With the UK government advice to stay at home and only venture out for specific, essential reasons in light of the Coronavirus, we thought it might be helpful to publish this information from Toyota on how to maintain a car if it is parked for a long period of time with very little use.
No difficult car maintenance is necessary however the following tips can help ensure your car remains in tip-top condition during an extended layoff.
Check the tyre pressure
Check the tyres are fully inflated to the recommended level. It can be a good idea to repeat this process when you first drive your car after a long period of inactivity.
Storing the car
Clean the car thoroughly inside and out and if you are storing it in a garage, make sure it is completely dry before you put it away.
If you do plan to store your car in a garage, ensure the chosen storage area offers plenty of ventilation. If the space is secure, you could consider opening one of the car’s windows a small way to ventilate the interior. If you do this, you might have to change your car alarm’s setting to prevent it setting off the intrusion sensor – please consult your car’s manual for more information.
Disengage the park brake
It can be beneficial to leave the vehicle with the parking brake disengaged to prevent the brakes from binding, but only do this if you are certain the car is on level terrain and isn’t going to move. Ensure the transmission is set to ‘P’ for park and if you have a manual car put it into first gear, and place wedges or chocks, if you have them, under the wheels.
Put the car keys away
If you aren’t planning to drive your car for a long time, put the smart key in a safe place and don’t carry it around with you in your pocket. This will prevent the car from ‘waking up’ unnecessarily should you happen to walk near it in your garage or driveway.
If your vehicle is equipped with smart entry and start but the system isn’t operated for a long time, a battery-saving function will automatically be activated to prevent the 12-volt battery from being discharged.
Starting the car regularly: Petrol & Diesel Cars
Toyota and Lexus petrol and diesel cars only have a 12-volt battery, which provides the power to start the engine. Regular start-up of the vehicle on conventional petrol and diesel engines needs approximately 20 minutes of running to put back into the battery what you remove on start up, so to maintain this battery, running the engine for a period of time at least once a week is advised. The length of time needed to charge the battery will vary according to the model.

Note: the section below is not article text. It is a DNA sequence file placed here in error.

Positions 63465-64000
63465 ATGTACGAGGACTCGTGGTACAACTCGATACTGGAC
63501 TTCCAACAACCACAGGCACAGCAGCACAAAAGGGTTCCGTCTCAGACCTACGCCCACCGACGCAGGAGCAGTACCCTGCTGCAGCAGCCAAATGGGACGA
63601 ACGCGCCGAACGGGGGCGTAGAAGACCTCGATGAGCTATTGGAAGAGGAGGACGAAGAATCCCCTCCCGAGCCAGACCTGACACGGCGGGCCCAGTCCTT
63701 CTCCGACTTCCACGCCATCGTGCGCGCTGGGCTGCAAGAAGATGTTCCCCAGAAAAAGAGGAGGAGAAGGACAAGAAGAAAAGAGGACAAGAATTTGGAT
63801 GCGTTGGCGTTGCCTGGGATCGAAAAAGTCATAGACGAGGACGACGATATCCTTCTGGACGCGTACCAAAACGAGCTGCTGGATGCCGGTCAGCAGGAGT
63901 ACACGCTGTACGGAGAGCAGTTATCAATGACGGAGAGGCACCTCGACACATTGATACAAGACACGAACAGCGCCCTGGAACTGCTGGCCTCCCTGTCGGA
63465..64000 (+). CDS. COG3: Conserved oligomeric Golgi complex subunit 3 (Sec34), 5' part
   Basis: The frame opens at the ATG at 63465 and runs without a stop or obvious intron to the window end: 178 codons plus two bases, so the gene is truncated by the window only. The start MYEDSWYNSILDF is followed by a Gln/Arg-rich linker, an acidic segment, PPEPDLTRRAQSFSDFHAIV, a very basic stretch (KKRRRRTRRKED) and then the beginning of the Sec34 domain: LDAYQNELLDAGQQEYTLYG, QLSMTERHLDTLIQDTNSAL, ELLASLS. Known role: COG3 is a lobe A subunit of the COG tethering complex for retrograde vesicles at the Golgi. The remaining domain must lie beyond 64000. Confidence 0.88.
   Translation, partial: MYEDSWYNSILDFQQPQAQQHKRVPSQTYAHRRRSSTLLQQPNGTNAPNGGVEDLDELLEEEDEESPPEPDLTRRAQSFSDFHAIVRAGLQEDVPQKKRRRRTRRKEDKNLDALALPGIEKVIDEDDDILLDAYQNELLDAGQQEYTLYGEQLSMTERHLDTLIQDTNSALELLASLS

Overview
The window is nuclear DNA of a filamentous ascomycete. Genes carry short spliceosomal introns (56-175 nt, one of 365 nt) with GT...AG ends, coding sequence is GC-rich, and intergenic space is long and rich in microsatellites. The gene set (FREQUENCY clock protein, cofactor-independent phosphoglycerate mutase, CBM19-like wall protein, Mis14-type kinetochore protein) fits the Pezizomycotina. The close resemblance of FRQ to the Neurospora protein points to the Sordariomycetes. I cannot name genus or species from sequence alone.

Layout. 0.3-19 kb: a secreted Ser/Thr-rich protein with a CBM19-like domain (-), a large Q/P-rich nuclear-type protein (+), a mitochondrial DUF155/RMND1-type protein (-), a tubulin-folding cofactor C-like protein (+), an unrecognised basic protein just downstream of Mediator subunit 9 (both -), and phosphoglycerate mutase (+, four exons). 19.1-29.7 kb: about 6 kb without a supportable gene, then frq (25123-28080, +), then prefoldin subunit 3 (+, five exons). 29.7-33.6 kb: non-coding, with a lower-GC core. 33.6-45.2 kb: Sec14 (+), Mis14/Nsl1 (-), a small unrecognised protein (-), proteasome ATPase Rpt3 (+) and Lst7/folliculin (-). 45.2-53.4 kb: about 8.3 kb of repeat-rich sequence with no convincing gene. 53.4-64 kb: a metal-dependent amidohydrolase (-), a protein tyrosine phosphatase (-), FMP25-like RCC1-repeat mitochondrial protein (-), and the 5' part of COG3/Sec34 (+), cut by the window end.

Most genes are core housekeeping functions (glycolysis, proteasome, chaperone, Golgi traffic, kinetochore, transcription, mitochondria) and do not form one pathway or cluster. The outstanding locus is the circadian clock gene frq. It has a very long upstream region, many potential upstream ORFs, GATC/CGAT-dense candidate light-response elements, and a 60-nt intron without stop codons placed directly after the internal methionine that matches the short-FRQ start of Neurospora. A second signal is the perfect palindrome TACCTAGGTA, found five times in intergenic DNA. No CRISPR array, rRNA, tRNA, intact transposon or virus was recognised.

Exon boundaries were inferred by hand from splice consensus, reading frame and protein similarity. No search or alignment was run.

Starting the car regularly: Hybrids
Toyota and Lexus hybrids generally contain two batteries: a 12-volt battery (which powers systems such as the headlamps and audio) and a high-voltage hybrid system battery (which supplies the power to start the combustion engine and drive the electric motors).
The simplest way to maintain charge in both of these is to simply go through the normal start procedure: press the Start button with your foot on the brake until the ‘Ready’ light is illuminated on the dashboard. Earlier hybrid models may have key ignitions to start the car.
Lexus recommends the car is put into ‘Ready’ mode for about 60 minutes (no need to keep your foot on the brake) before switching it off again and repeating the process every couple of weeks. Always adhere to the government’s advice regarding social distancing and Coronavirus (Covid-19) and please don’t leave your car unattended when it is switched on. While the car is in ‘Ready’ mode, you may hear and feel the internal combustion engine kick in, which is a normal part of the self-charging process. You might be tempted to switch on the radio to pass the time, or turn on other systems, but these will consume small amounts of electrical power so it’s best to leave them off.
Ensure the parking brake is on; there’s no need to go for a drive, although we must stress that this procedure should take place in a well-ventilated area – something to consider if you park your vehicle in a garage.
Keeping the battery charged
If you have a 12V battery trickle charger, or a solar panel charger, and are confident using them, then these are a good option to keep the battery fully charged while the vehicle is stationary for a period of time. You might want to consider an intelligent trickle charger that will only charge the battery when it needs to, but these are likely to be more expensive.
Saving on tax
If the vehicle will be kept on private property (such as inside a garage) for the duration of its storage, you could consider applying for a Statutory Off Road Notification (SORN). This informs the DVLA that the car is off the road and you will receive a refund of any remaining full months of tax. However, you won’t be able to drive your car legally until you tax it again, so it’s only advisable if you are positive you won’t use your car for a long time. You can read more information about how to SORN your car here.
Don’t forget that although there is no current signals that there will be problems with fuel supplies we do recommend you purchase a high quality fuel can from us. If not currently for your car, then for your lawnmower or to keep other equipment running. We also sell a range of high quality plastic containers, including 20 Litre Water containers with taps and high quality plastic fuel cans too.